2016 has been a great year for PC gamers. We’ve seen the arrival of top-notch virtual-reality headsets, such as the HTC Vive and Oculus Rift, plus super-powered VR-focused graphics cards to back them up, such as the Nvidia GeForce GTX 1080.
With all the hype and optimism flooding the PC gaming market, you could be forgiven for overlooking the GTX 1080's less powerful sibling that's on test here. After all, if you’re going to upgrade your rig then the best option is the flagship, right?
But those who dismiss the 1070 will be making a serious mistake. Sharing a common “Pascal” DNA with the 1080, the 1070 is one of the best value-for-money offerings available and should be the first on the list for any PC owner looking to enjoy judder-free 1440p gaming.
Update: Since my original review of the GTX 1070, Nvidia has fleshed out its range of Pascal graphics cards, adding the new, VR-ready GTX 1060 to its roster. Not only is the GTX 1060 ready for whatever your Oculus Rift or HTC Vive throws at it, it also offers a much cheaper route into 1440p gaming. If you’re prepared to make some sacrifices in areas such as anti-aliasing and other fancy effects, it’ll reward you handsomely.
Take a look at our benchmark results on the second page of this review for more information on the differences between the two cards.
Nvidia didn’t shy away from making big claims about the 1080’s performance when it unveiled the card earlier this year. The company went so far as to claim it would outperform the £1,000-plus Titan X at certain tasks. Unsurprisingly, the 1070 took a back seat as Nvidia went all-out on 1080 marketing, but many onlookers expected the former to be Nvidia's dark horse this year.
The 1070 has a lot to live up to; its predecessor, the 970 is running on one in 20 gaming PCs according to statistics from Valve's Steam gaming service.
On paper, the card isn’t just a huge improvement on the 970, it can also hold its own against Nvidia’s £550 GTX 980 Ti.
The 1070's use of Nvidia’s Pascal architecture plays a big part here. Pascal is the successor to Nvidia’s previous Maxwell GPU architecture. It improves on Maxwell using a smaller manufacturing process, which reduces the chip’s fabrication nodes from 28 nanometres to 16nm.
The Pascal architecture enables Nvidia to fit more transistors onto a smaller piece of silicon, thus increasing performance while reducing power consumption to a modest 150W.
Thanks to Pascal, Nvidia has been able to cram 1,920 CUDA cores onto the 1070 – the foot soldiers of a GPU that do the majority of the computational-heavy lifting. This is a marked improvement over Nvidia’s GTX 970 card, which houses 1,664 CUDA cores, but still firmly behind the 1080's 2,560.
Pascal also brings to the mix Nvidia’s answer to asynchronous computing. Async compute technology, used by AMD, enables a GPU to work on graphics and computing tasks simultaneously, therefore allowing a card to complete jobs faster. Nvidia’s version of the tech is called "pre-emption", and works slightly differently: it allows the GPU to more intelligently choose which processes to prioritise.
The technology isn’t a big deal right now, since most games still use APIs that don’t support async computing or pre-emption. But with both Vulkan and DirectX 12 growing in use, it will become important in the very near future.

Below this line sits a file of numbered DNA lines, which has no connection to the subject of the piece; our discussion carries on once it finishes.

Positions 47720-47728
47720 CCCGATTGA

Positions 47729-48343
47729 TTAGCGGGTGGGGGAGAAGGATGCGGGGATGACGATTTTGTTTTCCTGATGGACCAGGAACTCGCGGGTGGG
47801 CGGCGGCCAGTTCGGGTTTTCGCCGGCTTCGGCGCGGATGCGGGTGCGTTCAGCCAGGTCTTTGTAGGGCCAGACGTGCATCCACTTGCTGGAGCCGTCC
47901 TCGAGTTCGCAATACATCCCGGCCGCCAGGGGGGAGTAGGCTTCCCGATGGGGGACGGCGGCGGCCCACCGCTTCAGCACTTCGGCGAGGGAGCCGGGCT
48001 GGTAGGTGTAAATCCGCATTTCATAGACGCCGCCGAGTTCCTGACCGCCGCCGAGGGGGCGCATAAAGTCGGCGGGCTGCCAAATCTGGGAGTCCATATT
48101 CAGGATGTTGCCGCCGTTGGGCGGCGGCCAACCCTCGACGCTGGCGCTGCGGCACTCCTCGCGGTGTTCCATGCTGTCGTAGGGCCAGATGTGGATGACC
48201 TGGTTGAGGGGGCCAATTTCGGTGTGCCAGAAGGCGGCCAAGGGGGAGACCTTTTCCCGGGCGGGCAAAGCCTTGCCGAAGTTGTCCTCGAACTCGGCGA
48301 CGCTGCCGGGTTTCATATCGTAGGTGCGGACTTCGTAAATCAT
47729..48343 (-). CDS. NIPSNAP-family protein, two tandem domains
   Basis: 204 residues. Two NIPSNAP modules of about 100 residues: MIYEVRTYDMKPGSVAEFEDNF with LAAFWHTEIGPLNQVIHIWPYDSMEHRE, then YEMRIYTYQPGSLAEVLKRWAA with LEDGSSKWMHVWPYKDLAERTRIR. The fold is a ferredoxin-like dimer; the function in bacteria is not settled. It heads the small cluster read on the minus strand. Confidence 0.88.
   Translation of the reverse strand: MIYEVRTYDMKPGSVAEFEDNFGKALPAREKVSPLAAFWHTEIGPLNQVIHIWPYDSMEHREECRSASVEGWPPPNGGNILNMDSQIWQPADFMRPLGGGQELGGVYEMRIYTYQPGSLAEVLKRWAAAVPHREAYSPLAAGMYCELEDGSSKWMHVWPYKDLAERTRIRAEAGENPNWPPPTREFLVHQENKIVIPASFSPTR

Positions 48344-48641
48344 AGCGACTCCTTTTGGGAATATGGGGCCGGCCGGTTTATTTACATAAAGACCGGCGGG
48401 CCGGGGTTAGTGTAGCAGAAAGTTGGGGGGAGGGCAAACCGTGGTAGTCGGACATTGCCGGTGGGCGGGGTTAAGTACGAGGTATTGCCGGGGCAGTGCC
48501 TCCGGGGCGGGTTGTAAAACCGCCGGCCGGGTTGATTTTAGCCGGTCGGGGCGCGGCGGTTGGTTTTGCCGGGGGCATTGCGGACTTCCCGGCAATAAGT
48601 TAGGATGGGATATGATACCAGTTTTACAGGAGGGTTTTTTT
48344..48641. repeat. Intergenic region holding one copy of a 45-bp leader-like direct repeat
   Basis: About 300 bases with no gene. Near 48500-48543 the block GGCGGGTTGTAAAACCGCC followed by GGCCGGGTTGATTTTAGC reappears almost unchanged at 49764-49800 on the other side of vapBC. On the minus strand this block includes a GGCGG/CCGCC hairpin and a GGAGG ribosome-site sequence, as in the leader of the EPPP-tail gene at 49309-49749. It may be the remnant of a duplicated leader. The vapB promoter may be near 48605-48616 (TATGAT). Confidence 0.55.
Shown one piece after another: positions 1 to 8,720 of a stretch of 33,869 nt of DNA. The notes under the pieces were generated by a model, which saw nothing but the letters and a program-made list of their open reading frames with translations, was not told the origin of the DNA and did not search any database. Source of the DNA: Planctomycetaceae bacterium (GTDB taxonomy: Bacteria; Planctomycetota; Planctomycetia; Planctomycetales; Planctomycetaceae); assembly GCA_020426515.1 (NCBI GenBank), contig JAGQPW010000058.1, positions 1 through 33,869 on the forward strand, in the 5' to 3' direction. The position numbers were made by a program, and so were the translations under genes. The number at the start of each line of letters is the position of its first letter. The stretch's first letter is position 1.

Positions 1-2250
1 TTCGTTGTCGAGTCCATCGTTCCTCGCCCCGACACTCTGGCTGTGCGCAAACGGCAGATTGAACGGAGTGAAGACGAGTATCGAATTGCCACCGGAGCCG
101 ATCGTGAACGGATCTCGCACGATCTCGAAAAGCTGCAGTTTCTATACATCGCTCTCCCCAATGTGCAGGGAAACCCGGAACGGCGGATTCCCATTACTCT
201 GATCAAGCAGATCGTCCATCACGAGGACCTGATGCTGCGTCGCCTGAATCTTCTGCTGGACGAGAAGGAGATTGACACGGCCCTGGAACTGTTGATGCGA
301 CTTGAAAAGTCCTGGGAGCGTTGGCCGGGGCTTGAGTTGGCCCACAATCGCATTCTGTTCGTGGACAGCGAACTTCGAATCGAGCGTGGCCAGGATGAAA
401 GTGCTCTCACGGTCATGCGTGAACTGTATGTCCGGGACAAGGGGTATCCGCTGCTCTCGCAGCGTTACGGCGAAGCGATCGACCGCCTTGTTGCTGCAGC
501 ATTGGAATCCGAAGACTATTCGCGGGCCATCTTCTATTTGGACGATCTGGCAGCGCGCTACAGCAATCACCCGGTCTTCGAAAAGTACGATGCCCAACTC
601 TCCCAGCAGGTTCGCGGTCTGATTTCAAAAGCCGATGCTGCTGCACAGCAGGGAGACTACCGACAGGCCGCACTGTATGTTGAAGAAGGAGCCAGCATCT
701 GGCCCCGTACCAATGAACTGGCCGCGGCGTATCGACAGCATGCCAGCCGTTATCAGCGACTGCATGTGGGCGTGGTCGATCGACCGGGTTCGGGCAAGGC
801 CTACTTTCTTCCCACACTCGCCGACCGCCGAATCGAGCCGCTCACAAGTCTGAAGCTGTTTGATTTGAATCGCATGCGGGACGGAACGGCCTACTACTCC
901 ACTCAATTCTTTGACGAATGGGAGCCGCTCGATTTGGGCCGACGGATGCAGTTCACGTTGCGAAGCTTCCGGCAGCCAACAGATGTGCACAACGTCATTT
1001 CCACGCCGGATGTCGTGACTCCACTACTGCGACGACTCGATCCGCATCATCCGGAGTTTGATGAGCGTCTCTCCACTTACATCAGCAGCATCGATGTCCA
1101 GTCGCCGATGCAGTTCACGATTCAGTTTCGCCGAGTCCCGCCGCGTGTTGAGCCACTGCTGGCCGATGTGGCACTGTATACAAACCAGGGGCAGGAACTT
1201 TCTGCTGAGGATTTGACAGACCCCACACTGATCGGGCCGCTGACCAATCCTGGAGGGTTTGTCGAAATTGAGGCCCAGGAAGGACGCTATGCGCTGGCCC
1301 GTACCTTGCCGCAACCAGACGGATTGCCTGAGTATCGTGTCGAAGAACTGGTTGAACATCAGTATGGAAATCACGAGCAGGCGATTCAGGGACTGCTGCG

Nvidia’s boosted the 1070’s speed to 1,506MHz, which again is a significant improvement on the 970's 1,050MHz core clock speed; the 1080 clocks in at a slightly higher 1,607MHz.
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The only possible quibbles you could have with the 1070’s core specs is that it doesn't feature the GDDR5X memory seen on the GTX 1080 and is limited to a two-card SLI configuration.
GDDR5X memory is a new generation of RAM that’s much faster, but it's also more expensive than GDDR5. The tech means the 1080’s 8GB of GDDR5X memory had a clock speed of 10,000MHz.
To me the lack of GDDR5X memory shouldn't be an issue, and when you consider the 1070’s competitive £399 price, you can’t be too disappointed. The card’s 8GB of GDDR5 memory, which features a 256-bit bus for 256GB/sec of memory bandwidth, will meet most regular gamers' needs.
It’s also a marked improvement on the 970, whose lack of memory proved a constant problem. The 970 features a more modest 4GB of GDDR5 memory, only 3.5GB of which was generally usable for the majority of the time. This made 4K gaming on it a pipe dream and 1440p a serious push.
Related: Best Graphics Card 2016
Nvidia is only officially supporting two-way SLI with the GTX 1070. You can get an unlock code to add more cards, but if you do, the three-to-four SLI setup will only work on selected benchmarking applications, such as 3DMark.
Hardcore spec-heads have been up in arms about this, but I believe the complaint is unwarranted. Back in the day, there may have been a reason to connect multiple GPUs, but these days there’s little need for home users. The GTX 1070 and 1080 are both powerhouses, and the fact remains that running multiple GPUs comes with all manner of complications – chief of which is the fact that VR headsets and some game engines don’t like it.
In my mind, it's the VR part of the argument that allows me to forgive the lack of SLI options. This is especially true when you account for the amount of work Nvidia has done with regards to optimising the 1070 for VR. The 1070 has the same Lens Matched Shading, Simultaneous Multi-Projection tech as the 1080.
You can read more about Pascal's new technology in our Nvidia GeForce GTX 1080 review.